Originally published June 27, 2012 at 11:30 a.m., updated June 27, 2012 at 1:37 p.m.
We discuss Military Sexual Trauma (MST) and find out what's being done locally and in Washington to combat abuse.
Jackie Speier, (D-CA), US Representative 12th District
Dr. Carolyn Allard, Military Sexual Trauma Coordinator, VA San Diego Healthcare System, Department of Veterans Affairs
Sexual Assault Prevention and Response Campaign Plan 2012
In 2011, there were 76 reports of sexual assault at San Diego's three Marine Corps bases: 64 at MCB Camp Pendleton, three at MCAS Miramar and nine at MCRD San Diego.
Dr. Carolyn Allard, a military sexual trauma coordinator at the VA San Diego Healthcare System told KPBS there are concerns these numbers are actually much higher because many military members are reluctant to report incidents.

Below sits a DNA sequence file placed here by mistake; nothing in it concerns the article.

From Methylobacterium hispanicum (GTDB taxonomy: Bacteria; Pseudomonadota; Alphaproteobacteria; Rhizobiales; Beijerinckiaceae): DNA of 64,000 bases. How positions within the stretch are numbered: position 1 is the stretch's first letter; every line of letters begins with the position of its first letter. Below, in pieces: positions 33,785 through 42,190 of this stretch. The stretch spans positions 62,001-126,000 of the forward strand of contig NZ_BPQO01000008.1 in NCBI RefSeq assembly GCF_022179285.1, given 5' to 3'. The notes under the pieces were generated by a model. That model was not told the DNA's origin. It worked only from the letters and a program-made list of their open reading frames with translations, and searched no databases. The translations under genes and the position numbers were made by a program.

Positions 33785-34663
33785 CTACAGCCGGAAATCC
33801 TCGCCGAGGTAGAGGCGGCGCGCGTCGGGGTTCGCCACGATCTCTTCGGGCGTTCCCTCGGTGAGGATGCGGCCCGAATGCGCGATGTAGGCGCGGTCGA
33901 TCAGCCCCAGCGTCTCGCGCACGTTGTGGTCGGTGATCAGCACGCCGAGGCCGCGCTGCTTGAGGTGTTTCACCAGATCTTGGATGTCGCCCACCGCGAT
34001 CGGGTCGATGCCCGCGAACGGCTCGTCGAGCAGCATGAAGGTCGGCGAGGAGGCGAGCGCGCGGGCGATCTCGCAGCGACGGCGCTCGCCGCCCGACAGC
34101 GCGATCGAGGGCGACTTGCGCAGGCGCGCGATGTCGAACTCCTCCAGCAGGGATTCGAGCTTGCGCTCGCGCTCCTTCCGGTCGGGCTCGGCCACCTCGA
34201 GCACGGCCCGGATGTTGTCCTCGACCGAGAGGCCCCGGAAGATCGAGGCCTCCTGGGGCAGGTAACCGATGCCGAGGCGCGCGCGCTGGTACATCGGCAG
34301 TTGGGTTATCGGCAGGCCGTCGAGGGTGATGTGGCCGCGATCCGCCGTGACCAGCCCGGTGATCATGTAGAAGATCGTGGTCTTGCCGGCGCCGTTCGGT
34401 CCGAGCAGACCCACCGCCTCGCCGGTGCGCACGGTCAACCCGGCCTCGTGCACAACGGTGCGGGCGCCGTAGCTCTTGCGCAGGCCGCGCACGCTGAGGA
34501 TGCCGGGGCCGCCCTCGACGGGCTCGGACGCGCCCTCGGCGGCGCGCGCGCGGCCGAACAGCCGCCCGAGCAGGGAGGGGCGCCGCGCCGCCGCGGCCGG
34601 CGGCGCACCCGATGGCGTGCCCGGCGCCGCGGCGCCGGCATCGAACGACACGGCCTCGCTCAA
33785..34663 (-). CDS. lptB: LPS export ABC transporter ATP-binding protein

But she said 24 percent of women and 1.2 percent of men in the military report sexual assault incidents. When the military conducts anonymous screening, she said those numbers are much higher.
Military sexual trauma includes physical assault and pressure to have sex with someone in a higher command level, which Allard called "command rape." She said victims of sexual trauma are at high risk for developing PTSD.
In a new report on sexual assault in the Marine Corps, Gen. James Amos wrote, "despite our efforts, we have been ineffective at addressing and eliminating sexual assault."
The report also found one in five sexual assaults reported last year across the nation took place in San Diego County.